Photos from Flickr
- Saying no to the dress: Sweatpants not a default, but a statement on
- GU students must answer call to implement national service year on
- Inhofe’s appointment jeopardizes nation’s fight against climate change on
- Sabra protests put strengths and dangers of Israel BDS on display on
- Carrying On: Religion inciting inner conflict on
Follow me on TwitterMy Tweets
Carrying on: NAA: News Addicts Anonymous
Hi. My name is Michael and I’m a news addict.
It hasn’t always been this way. When I came to Georgetown I barely managed to browse Time magazine every week. I only knew the outside world existed because my dad and I would watch CNN Headline News after “The Simpsons,” catching the occasional sound-bite while silently lusting after the CNN anchor Rudi Bakhtiar. Ignorance is bliss, they say, so I was content, but grossly uninformed, knowing little about anything that the good people at CNN decided wasn’t newsworthy or, more importantly, visually interesting. I knew nothing of China, but everything about the unsolved kidnapping of Elizabeth Smart, the Dow-Jones high and low for the day and, thanks to a brief break for local news, which grocery store had had a canned-food drive with cute children that day.
I’d still be the same way if there had been free cable in Harbin my freshman year. There wasn’t, so for several weeks I got no news beyond the tidbits I picked up from dinner conversations in which I pretended to have heard the news already. After a while, my ignorance began to show through and this strategy became untenable, so I was forced to turn to the New York Times online. It took just 10 minutes to browse each of the main headlines so I wouldn’t look like a fool.
Unfortunately, like many habits you pick up because of peer pressure, it became an addiction. It started out innocently—just the top stories—but soon that wasn’t enough. I’d have a few extra minutes, so I’d glance at Times Science … then Times Technology … then Most Frequently E-mailed articles. I’d tell myself, “We’ll just see what Friedman has to say,” then move on to Dowd, just to argue with her. It got to the point where I’d spend 45 minutes every morning, sitting in my towel looking over housing prices in Manhattan while I was “waiting for my hair to dry.”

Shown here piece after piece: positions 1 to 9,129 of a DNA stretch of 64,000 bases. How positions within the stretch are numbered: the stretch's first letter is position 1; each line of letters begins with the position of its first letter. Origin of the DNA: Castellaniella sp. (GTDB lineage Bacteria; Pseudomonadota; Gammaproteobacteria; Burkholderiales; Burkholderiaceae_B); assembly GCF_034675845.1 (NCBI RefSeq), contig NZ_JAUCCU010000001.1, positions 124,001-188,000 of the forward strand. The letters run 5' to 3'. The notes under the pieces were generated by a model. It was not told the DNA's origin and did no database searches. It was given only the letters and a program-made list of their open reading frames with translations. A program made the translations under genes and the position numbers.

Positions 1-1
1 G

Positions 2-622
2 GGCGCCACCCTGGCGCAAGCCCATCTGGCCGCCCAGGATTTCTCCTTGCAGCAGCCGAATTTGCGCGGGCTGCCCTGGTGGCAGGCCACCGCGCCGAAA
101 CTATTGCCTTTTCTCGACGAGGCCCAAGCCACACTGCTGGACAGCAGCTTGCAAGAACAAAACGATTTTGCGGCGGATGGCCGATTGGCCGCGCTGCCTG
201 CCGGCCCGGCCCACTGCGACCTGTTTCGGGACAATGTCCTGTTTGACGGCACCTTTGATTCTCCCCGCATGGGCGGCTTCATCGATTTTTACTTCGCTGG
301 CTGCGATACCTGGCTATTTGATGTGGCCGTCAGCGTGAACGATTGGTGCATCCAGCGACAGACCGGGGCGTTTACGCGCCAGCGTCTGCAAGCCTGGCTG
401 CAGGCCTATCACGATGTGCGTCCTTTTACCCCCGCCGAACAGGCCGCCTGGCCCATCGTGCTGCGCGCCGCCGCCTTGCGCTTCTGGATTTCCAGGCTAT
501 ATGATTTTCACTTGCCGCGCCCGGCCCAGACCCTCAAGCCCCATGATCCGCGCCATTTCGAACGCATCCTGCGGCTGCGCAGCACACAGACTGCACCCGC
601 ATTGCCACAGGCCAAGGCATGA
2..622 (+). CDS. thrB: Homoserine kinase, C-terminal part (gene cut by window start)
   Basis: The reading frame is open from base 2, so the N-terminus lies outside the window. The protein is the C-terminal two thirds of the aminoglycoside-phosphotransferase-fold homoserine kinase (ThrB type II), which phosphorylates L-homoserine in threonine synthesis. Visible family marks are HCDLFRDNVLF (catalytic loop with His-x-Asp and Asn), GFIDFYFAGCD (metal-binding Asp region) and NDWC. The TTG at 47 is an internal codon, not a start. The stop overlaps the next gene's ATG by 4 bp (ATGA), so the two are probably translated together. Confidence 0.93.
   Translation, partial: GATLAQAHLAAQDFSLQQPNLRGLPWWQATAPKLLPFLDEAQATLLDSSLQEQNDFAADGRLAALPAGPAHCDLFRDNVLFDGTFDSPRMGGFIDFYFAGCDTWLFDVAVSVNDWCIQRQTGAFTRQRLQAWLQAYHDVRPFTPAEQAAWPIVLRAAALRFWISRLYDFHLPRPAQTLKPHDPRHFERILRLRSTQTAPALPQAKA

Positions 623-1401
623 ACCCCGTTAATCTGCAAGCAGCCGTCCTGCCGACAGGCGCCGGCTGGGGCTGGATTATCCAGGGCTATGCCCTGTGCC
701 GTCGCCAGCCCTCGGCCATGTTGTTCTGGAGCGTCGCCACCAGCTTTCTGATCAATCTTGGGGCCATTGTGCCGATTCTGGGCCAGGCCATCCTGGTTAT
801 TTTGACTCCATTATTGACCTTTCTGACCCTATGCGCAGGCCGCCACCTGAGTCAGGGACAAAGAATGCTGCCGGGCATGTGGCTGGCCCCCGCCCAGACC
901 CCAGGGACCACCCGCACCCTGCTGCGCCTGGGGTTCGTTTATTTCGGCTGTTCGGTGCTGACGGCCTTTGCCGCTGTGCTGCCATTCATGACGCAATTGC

But the Times was just a gateway to harder stuff. By the end of sophomore year I’d usually have exhausted it by lunchtime. During my time abroad in Spain, I came in contact with El Pais, the dominant Spanish paper. In the few minutes between classes, I started glancing over the Spanish daily, only reading two or three articles, I swear.
It deteriorated from there. I took a class on Israel, so I started reading Haaretz to get a better idea of the conflict. I began learning Italian and the Corriere della Sera is great practice. I took a seminar on Islam and Democracy, so I have to check Al-Jazeera (Google-translated version) just to keep a balanced viewpoint. I pick up Express and El Pregonero when I ride the GUTS bus. I work for the Voice and obviously need to read our competitors at the Hoya. I tried to cut back once, by reading the abbreviated tabloid 20 Minutos for Spanish news. But I still find myself at El Pais almost every day, only now I also have to check out 20 Minutos.
The effort to follow news is futile, but at the same time, intoxicating. On an average day I waste at least three hours reading news from all over the world: Italian fireworks explosions, Israeli IDF appointments and Spanish sex habits. Every day I check the Al-Jazeera daily poll and lament their short-sightedness. But it doesn’t help at all; every article I read introduces a new subject I know nothing about, and the chain continues. The more you read the more you realize what you don’t know, and the more frustrating it gets when you’re sitting at dinner bewildered by how a friend of yours knows how hot French presidential candidate Ségolãne Royal is and you haven’t read a thing about her. Because that’s how the news is—no matter how much it dominates your life, you’re always going to be one step behind.